PI7 Paint a Fifties Postcard
I love kitschy old postcards -- the colors always seem a little too bright and a little too flat, but they're so surreal and so much fun, you can't stop looking at them. This tutorial shows you how to use the Paintbrush and the Colorize Merge method to make your own 50's style postcard. You can use this painting technique on any image to which you've applied the Effect, Special, Monochrome effect.
You can use this photo of my kids in North Carolina on vacation for practice, available here, or use one of your own photos. Try to crop your photo so you have room to add text on the left or right side.
Open the photo you're going to use and choose Effect, Special, Monochrome. This will make your photo look like it's in Grayscale, but it retains its RGB qualities. That means you can paint on it in color.
Select the Paintbrush tool. If the Brush Panel doesn't open when you select the Paintbrush, click Panel in the Attributes toolbar. From the Options tab's Apply Method dropdown list, select Colorize.
For the Paint tools, Apply Method is the same as Merge method, used for fills and in the Object Properties dialog box. The Apply Method affects the way paint color blends in with underlying colors in the base image. Colorize lets you paint with different colors, while preserving detail in the base image. So if you paint with pink, it won't be a flat pink. You'll still see highlights and shadows underneath the paint.
In the Attributes toolbar, right click in the Color box and select the lavender-pink from the standard colors.
Start painting over the girl's shirt to make it pink. You can use the default brush size initially, then you'll have to edit the brush Size and Soft edge to 5 or so in order to gain accuracy on the edges of the shirt, like the neckline and sleeve edges.
Select a different color for the girl's shorts. I right clicked and selected the gray-blue color from the standard colors. Edit the brush Size larger to paint in most of the shorts, then make the brush smaller to go around the edges.
Next, paint the girl's head scarf. A lot of the paint color selection is going to be very subjective. I like a limited range of bright colors for a postcard look, but you might like a more harmonious or subtle color scheme. I've selected an aqua color in the Attributes toolbar's Color box for the scarf, and I edited the paint's Transparency value to 50.
I used a default brush Size 20, Soft edge=50 to paint the skin tones at 75% Transparency, using a very pale peach color, RGB=244, 219, 208). Try not to paint on the teeth, if they're showing. If you have trouble keeping the painting off eyeballs and teeth, use Paint as Object Mode. After you leave Mode, you can erase the part of the skin tone painted object covering the eyes or teeth, then merge with the base image. Use the Zoom In feature to paint over detail and small areas like the lips and hair, or to add cheek color. Vary paint Transparency as needed.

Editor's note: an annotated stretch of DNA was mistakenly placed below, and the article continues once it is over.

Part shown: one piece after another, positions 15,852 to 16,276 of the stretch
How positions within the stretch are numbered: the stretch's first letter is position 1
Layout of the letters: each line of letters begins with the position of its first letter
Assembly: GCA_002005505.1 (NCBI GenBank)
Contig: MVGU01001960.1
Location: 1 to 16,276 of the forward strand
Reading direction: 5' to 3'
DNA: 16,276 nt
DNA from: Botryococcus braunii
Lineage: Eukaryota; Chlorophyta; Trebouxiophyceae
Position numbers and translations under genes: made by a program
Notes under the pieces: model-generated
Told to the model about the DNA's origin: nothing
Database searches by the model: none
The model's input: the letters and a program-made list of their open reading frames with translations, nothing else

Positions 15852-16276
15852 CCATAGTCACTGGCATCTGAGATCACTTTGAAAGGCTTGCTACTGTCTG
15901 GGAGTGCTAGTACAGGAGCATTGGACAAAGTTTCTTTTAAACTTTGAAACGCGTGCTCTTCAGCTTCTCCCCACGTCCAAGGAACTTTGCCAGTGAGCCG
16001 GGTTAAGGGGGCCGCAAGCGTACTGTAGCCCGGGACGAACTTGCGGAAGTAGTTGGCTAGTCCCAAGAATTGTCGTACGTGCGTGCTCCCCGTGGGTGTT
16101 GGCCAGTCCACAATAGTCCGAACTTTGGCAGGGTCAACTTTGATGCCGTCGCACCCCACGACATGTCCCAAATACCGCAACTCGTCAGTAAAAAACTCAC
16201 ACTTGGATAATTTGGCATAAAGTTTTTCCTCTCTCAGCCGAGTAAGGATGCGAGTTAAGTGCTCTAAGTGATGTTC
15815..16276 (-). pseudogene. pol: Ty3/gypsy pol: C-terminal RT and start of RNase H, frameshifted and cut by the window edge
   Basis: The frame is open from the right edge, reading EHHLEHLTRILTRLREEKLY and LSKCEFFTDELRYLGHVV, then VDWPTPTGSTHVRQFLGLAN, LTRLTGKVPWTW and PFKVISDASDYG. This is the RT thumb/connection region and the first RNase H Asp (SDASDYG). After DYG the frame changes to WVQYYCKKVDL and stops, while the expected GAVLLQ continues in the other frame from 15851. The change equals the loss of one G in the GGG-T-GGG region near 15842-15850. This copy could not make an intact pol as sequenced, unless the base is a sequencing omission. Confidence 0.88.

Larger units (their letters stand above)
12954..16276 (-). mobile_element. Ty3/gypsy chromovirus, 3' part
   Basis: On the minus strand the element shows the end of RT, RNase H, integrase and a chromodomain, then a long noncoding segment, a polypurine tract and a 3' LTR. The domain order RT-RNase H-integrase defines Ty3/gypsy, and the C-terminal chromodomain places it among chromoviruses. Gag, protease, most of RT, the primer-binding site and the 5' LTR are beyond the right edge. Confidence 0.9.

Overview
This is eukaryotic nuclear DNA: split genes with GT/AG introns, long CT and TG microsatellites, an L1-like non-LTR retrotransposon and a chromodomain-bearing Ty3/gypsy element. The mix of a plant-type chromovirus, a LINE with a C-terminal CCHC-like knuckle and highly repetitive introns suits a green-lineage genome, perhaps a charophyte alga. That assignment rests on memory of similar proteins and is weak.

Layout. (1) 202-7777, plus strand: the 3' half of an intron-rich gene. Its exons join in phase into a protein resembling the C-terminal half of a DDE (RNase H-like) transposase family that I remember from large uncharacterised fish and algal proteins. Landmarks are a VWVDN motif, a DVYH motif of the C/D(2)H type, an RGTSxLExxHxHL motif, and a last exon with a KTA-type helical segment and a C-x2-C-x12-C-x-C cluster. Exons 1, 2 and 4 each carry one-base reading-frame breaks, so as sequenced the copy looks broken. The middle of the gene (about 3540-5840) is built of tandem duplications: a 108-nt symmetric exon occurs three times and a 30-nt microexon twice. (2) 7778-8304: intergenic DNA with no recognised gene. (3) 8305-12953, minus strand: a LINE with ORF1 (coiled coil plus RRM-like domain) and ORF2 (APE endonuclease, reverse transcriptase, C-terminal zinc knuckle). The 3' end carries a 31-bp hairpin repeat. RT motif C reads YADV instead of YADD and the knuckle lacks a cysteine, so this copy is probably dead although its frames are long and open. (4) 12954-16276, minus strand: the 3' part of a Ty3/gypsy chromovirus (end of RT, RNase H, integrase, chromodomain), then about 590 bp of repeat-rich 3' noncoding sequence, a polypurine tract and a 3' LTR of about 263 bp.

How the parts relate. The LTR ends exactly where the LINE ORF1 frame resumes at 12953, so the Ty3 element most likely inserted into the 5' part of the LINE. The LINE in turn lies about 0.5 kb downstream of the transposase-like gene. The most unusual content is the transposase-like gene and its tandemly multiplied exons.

Next I painted the boy the same way, one item at a time, varying brush Size and Transparency as needed.
Next I painted in all the greens for the trees and shrubs. I tried to vary the colors, using dark greens on the darker areas, and brighter or lime greens on the lighter areas. I painted the dirt with a 50% Transparent brown.
Next, paint the water with an improbably turquoise hue. I was aiming for an artificial look that you don't see in water unless you're in the Bahamas. Then I used the Charcoal Paint tool with white paint, 75% Transparency, to add some dramatic foam where the waterfalls hit the main pool. Use brown paint to paint over the tree trunks.
Finally, use the default settings for the Burn Retouch tool to darken some areas, creating shadows at the bottom of greenery, etc. Now you have an opportunity to tone down the bright colors if you wish by selecting Format, Hue and Saturation, and bringing the Saturation slider down a bit on the negative side, like maybe to -10. I am not going to do that because I like bright colors, but you can do that if you want to tone it down a little.
When you're done painting, the image should look something like this.
Now to add some text, like "Greetings!" I'll leave the selection of a font, font size and color to you. I used a 50's looking font called Keiser Sousa (Balloon is another good choice for a font), white, 2D, size 40. Then from the EasyPalette's Wrap Gallery, Bend Text, I applied Bend 10. I duplicated it, made the duplicate black and sent it behind the white text to made a very bold, sharp shadow that helps the light text stand out better. Then add "From North Carolina" (or whatever) in slightly smaller text.
I hope you had fun making this painted 50's style postcard. Remember, you can use the Colorize Apply method anytime you want to paint a black and white or grayscale photo. Just convert the image to RGB True Color, then paint away.
This tutorial uploaded 1/18/01
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